The Limits of Honesty in Writing

TRUTH, LIKE WEATHER, arrives in degrees. Just as the weather is all around, so too dishonesty in writing. Indeed, the taking of the media’s temperatures is a primary moral responsibility of the modern reader. The question which confronts us is how do we read well in an age where dishonesty on many of the important topics may be taken for granted.

Note that by dishonesty I do not refer only, or even especially, to a malicious will to deceive. A lie requires calculated effort, but one may be rendered dishonest by upbringing, acculturation, and by long association with a cause or group. Often the limits of one’s partisan worldview are at least partially buried and therefore a matter of unconsciousness. Even when this is not so, dishonesty can be a product of circumstances that are not necessarily venal. It may be taken for granted that the President’s speechwriter will not serve an indictment of the administration, even if the evidence leads all honest persons to expect it. The spokesperson for a pro-choice group will probably not be at leisure to say perhaps the anti-abortionists are on to something. Likewise the Pope will not dwell on the good reasons for skepticism, and the National Chief of the Assembly of First Nations will never observe in public the uncontroversial truth that attacking the government only gets you so far.

Are these people being dishonest? Yes and no. Any honest writer knows there are topics on which he simply cannot be completely truthful. These include many aspects of his personal life, such as marriage and children, of which one is wise to remain for the most part silent — not for his own sake, but for that of the people closest to him. At one step’s remove from this are those topics which touch directly upon economic interests.

Then there are ideological commitments which make it unlikely for a writer to observe facts readily available to his critics and enemies. It is not usually the case that the truth of a question is at the midpoint of opposing views, or else a computer could tell us where lay the objective reality. Even if it were so, often it is difficult to feel the truth of opposing viewpoints. That is why on the anti-war left you rarely see the plain fact noted that the United States remains an inspiration for democratic movements around the world, and on the pro-business right you almost never hear anyone admitting that prosperity in North America requires that the capitalist class sustain an effective system of exploiting what are termed the developing nations.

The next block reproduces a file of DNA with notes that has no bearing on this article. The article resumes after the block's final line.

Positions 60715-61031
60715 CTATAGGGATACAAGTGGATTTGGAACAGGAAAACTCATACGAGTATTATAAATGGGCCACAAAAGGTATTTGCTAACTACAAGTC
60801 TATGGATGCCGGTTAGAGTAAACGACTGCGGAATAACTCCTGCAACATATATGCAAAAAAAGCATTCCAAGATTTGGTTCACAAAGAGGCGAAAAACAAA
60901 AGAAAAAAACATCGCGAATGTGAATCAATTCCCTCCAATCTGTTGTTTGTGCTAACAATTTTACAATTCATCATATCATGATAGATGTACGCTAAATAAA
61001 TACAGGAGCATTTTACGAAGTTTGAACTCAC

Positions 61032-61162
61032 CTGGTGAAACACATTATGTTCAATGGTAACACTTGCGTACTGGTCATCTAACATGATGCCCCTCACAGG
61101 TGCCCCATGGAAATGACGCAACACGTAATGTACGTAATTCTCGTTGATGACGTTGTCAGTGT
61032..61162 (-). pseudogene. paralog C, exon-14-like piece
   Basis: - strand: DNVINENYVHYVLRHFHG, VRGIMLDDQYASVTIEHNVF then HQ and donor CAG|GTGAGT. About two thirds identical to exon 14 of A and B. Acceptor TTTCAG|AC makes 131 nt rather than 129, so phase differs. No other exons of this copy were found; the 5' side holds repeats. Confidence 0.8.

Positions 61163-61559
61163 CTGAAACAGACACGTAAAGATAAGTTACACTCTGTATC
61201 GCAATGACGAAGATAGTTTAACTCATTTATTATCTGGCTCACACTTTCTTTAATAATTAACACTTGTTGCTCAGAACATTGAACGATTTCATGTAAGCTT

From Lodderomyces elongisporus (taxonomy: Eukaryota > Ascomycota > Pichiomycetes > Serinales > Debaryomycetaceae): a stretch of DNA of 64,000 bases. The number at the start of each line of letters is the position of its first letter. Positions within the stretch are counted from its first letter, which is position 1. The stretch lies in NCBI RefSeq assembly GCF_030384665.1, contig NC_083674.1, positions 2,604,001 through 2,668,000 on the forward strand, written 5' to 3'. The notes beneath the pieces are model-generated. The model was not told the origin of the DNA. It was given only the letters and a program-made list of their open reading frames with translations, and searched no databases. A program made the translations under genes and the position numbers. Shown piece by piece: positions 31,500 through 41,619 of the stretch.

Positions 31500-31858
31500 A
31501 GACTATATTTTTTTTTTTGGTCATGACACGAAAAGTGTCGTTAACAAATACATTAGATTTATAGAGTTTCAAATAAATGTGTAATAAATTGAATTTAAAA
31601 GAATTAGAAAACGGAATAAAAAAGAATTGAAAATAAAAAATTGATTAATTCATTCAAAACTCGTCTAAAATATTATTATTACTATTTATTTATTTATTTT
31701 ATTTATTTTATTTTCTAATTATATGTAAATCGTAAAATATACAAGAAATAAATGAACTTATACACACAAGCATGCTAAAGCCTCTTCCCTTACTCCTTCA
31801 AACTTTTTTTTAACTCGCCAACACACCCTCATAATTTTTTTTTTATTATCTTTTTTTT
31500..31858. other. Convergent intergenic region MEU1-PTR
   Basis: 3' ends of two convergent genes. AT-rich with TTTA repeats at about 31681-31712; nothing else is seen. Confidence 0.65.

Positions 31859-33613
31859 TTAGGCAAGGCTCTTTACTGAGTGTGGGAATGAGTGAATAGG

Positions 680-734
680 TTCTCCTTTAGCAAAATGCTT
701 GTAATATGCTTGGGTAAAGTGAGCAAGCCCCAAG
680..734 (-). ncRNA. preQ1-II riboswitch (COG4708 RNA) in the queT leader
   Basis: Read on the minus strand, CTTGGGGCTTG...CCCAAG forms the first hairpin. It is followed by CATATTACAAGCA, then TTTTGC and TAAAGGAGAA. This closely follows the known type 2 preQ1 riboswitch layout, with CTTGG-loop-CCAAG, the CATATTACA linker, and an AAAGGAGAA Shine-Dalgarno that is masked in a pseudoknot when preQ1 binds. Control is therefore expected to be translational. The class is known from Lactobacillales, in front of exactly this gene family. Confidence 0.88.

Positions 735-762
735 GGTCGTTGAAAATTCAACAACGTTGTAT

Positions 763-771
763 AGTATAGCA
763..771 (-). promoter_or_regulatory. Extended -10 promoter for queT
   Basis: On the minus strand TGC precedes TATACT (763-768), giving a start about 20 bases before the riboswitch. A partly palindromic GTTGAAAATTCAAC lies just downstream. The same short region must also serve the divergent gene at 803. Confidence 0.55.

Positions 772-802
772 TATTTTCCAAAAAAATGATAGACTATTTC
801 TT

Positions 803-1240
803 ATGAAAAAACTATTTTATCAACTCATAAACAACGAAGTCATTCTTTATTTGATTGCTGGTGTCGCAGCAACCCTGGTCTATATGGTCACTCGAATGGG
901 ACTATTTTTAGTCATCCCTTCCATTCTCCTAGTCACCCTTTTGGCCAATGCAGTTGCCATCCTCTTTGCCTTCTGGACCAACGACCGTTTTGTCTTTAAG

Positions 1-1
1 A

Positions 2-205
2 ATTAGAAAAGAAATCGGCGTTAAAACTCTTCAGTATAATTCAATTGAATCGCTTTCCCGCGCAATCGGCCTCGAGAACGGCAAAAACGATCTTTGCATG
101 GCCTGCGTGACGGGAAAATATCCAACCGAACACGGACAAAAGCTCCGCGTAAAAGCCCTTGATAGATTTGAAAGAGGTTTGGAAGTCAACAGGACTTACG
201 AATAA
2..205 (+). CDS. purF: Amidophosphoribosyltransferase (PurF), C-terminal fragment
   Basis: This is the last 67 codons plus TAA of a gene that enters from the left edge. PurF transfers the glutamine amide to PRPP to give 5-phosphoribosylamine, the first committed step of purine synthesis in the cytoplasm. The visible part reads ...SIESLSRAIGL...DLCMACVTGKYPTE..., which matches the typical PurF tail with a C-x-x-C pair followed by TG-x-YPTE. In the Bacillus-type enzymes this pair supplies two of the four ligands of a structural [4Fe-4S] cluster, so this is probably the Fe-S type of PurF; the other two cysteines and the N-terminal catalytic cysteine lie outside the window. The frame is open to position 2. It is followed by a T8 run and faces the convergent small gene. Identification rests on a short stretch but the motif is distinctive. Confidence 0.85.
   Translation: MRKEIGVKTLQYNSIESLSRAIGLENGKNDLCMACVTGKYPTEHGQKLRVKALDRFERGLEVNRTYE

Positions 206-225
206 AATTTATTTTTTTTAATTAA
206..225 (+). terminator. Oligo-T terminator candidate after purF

It would be interesting to read the newspaper produced with all of the above constraints having been removed. Some writers would produce a very different piece of writing from their usual, and some would look much the same as they do now — and the difference would show to what degree a submerged fixation or prejudice steered them off course, like the stubborn wheel of a shopping cart. In an earlier age, a critic might consider it enough to determine a person’s economic interests and then to assume his writing was little more than a shield of these interests against the threat of opposing ideas and institutions. (The term for this approach is of course “vulgar Marxism.”) In reality however the most intractable prejudices are probably of the sentimental sort, which is why people who have no personal interest in the Middle East conflict may take strong and partisan positions. Also for this reason it is hard to find a writer who can both support Israel’s rights and security unreservedly while condemning the cruder manifestations of Zionism. In the Middle East as a whole, that sort of honesty (and it would not even be seen as such by many writers) is simply impossible.